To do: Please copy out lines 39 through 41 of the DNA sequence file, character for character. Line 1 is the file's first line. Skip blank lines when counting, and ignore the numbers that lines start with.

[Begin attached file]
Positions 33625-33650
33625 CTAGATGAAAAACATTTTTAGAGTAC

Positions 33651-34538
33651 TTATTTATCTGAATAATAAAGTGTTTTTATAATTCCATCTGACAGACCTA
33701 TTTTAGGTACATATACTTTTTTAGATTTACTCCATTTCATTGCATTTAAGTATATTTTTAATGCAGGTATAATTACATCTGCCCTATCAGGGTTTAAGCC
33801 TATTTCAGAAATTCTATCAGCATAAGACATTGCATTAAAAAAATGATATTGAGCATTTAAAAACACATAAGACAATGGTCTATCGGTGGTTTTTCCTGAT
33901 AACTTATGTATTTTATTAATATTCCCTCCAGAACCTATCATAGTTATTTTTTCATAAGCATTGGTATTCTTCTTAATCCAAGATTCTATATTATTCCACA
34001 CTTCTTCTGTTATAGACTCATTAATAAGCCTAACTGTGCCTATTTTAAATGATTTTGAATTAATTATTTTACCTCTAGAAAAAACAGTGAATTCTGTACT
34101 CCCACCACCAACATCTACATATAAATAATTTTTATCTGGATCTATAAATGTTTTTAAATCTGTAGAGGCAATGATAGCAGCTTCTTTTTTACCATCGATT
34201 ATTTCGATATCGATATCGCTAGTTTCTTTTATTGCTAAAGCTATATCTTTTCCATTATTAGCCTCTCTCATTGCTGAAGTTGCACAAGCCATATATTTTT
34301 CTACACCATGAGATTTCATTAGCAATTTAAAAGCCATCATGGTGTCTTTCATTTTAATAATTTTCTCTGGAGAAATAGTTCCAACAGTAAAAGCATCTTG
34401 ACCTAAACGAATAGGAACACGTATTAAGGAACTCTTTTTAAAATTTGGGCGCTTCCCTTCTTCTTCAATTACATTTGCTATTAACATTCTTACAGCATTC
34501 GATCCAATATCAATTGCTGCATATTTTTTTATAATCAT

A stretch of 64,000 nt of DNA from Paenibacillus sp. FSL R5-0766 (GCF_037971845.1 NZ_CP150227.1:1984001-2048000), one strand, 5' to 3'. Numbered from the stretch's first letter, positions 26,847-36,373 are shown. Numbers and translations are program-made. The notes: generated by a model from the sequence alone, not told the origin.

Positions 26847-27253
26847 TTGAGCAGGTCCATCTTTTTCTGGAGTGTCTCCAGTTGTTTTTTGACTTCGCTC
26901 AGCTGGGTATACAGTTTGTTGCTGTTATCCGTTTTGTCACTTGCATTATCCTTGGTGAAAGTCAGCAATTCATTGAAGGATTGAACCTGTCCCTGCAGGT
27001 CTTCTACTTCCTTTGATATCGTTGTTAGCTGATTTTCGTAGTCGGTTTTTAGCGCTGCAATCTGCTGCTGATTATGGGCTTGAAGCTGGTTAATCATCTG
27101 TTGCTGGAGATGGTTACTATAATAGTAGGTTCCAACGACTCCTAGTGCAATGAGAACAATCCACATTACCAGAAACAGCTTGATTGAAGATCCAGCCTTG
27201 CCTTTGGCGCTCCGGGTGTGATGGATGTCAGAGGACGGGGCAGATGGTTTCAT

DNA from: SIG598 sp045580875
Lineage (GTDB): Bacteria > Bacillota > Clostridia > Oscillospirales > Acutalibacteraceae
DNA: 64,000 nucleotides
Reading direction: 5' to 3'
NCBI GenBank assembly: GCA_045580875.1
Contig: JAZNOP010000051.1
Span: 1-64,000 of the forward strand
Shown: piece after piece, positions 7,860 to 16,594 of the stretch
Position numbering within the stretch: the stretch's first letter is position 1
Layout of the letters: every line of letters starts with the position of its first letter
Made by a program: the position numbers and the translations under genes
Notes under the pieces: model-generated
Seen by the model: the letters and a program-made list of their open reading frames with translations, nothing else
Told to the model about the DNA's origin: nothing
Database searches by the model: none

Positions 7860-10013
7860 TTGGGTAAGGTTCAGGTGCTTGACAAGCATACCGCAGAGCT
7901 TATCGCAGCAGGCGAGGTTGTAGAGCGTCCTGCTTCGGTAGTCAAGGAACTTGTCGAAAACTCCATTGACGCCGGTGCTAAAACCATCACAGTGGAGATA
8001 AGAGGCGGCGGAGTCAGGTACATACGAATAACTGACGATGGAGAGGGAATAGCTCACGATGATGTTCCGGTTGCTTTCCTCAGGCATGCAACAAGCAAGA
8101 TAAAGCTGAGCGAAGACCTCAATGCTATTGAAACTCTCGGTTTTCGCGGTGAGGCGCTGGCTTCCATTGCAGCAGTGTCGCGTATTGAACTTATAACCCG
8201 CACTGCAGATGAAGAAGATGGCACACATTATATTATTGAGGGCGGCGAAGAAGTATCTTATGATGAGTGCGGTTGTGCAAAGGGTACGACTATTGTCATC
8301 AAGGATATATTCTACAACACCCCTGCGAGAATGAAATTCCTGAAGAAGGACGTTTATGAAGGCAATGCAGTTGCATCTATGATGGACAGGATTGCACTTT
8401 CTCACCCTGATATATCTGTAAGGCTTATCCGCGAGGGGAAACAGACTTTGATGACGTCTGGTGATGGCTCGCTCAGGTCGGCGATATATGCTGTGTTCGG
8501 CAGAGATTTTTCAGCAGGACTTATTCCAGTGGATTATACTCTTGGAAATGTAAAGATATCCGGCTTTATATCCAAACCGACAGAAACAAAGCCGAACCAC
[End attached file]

8001 AGAGGCGGCGGAGTCAGGTACATACGAATAACTGACGATGGAGAGGGAATAGCTCACGATGATGTTCCGGTTGCTTTCCTCAGGCATGCAACAAGCAAGA
8101 TAAAGCTGAGCGAAGACCTCAATGCTATTGAAACTCTCGGTTTTCGCGGTGAGGCGCTGGCTTCCATTGCAGCAGTGTCGCGTATTGAACTTATAACCCG
8201 CACTGCAGATGAAGAAGATGGCACACATTATATTATTGAGGGCGGCGAAGAAGTATCTTATGATGAGTGCGGTTGTGCAAAGGGTACGACTATTGTCATC